HCI and the Computer Scientist:
More Than Interface Design

Evelyn Rozanski
Department of Information Technology, RIT


In his book The Inmates Are Running the Asylum - Why High-Tech Products Drive Us Crazy and How to Restore the Sanity, Alan Cooper discusses why the computing industry is in denial about the usefulness of its products.

Over the past two decades, there has been a decided shift in how users interact with computers. Previously, program output tended to be static and text based, and applications tended to be data-driven. There were fewer users of software systems, and these users were generally adults at work. Now, GUIs are dominant, PCs are common in both the home and workplace, and the user population and their applications have broadened dramatically.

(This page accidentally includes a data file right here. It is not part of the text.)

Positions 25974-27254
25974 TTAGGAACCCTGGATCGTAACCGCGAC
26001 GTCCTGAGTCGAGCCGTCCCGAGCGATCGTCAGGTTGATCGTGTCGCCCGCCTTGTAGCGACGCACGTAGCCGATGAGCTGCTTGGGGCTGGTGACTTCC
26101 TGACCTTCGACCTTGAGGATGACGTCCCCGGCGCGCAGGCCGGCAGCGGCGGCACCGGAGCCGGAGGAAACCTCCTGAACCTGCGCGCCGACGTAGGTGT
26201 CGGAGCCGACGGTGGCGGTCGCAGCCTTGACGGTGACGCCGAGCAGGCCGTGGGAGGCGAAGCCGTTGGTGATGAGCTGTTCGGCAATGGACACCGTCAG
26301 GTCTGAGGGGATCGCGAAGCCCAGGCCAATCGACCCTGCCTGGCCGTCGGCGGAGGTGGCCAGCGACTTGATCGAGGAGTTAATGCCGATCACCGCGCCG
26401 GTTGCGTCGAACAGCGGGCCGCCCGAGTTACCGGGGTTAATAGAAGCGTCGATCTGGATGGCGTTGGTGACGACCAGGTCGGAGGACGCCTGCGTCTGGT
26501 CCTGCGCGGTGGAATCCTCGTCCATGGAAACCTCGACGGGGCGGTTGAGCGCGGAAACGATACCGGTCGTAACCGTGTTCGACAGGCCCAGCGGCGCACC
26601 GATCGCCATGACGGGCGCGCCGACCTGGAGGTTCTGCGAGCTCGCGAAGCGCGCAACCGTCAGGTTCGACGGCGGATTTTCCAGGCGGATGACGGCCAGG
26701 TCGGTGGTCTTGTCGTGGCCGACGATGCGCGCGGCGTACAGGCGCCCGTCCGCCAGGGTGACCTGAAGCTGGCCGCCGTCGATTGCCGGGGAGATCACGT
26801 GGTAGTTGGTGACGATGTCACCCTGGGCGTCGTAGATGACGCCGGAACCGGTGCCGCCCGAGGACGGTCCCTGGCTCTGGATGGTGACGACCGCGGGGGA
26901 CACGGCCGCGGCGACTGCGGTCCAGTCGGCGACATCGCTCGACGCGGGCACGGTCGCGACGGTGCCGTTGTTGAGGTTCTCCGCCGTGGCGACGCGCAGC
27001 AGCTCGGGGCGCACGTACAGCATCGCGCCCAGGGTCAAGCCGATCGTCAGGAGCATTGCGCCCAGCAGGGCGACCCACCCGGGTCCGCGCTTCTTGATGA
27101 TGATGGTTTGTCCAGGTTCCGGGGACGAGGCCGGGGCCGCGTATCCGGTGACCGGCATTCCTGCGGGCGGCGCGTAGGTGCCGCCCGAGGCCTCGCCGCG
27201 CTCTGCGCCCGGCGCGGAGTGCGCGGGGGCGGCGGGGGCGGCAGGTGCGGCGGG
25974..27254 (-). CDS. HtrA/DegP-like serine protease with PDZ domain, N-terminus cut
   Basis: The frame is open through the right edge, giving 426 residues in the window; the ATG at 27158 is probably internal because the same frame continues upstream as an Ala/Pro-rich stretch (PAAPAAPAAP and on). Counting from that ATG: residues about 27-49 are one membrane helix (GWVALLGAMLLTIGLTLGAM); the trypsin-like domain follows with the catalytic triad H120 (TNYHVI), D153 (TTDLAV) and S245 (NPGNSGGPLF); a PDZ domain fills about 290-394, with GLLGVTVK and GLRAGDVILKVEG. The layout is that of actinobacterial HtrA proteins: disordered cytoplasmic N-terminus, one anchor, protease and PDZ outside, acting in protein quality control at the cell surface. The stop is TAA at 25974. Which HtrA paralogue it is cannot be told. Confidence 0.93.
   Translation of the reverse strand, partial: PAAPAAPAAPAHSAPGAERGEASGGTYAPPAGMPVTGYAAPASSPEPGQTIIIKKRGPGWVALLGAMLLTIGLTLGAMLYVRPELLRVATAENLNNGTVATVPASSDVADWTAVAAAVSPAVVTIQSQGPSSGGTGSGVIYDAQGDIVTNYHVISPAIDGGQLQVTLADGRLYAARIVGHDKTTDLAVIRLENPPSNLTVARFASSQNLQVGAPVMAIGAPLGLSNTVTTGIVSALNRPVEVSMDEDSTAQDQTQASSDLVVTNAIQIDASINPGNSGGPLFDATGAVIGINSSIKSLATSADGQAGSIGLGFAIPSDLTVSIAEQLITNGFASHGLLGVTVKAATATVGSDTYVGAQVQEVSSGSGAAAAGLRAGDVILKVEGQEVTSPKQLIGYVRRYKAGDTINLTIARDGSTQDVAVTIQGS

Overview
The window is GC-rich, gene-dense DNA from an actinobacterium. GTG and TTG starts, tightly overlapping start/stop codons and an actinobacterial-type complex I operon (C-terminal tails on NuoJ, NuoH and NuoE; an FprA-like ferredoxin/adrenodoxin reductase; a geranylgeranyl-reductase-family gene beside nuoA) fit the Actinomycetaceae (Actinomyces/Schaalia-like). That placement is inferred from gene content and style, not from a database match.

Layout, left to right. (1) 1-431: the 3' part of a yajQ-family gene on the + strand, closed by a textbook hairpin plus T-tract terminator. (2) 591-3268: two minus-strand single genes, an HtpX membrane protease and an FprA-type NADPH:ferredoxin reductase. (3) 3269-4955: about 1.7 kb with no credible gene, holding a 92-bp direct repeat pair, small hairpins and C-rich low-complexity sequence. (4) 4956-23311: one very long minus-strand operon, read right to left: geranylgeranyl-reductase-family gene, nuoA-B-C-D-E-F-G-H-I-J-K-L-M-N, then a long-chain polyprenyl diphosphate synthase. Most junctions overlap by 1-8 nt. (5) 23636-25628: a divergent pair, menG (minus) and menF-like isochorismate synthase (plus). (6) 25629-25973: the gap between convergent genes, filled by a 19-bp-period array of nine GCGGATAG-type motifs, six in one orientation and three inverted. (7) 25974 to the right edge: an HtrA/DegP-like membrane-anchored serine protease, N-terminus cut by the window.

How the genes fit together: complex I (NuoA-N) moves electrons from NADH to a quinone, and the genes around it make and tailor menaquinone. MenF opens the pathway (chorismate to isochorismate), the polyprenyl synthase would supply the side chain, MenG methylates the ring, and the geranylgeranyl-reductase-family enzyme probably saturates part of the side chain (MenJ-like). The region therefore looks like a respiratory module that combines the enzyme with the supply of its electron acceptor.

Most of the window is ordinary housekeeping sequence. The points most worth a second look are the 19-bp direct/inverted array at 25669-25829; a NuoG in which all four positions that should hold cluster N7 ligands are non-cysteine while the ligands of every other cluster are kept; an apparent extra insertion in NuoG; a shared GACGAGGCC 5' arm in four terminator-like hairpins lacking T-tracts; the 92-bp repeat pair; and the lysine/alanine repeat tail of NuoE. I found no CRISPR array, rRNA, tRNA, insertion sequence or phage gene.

Given this change, Human-Computer Interaction (HCI), the study and practice of usability, is an essential knowledge area that should be included in every computing professionalís education. Such professionals need to internalize HCI concepts, such as focusing on the user, understanding who they are, and how they do things. HCI helps developers understand and create software, and other technologies, so that users will want to use them, and will be able to effectively use them.

This presentation will introduce some of the key HCI concepts, challenges and issues relevant to software development and how they might be integrated into the computer science curriculum. Future developments in HCI that will impact the computing field will also be discussed.

Colloquia Series page.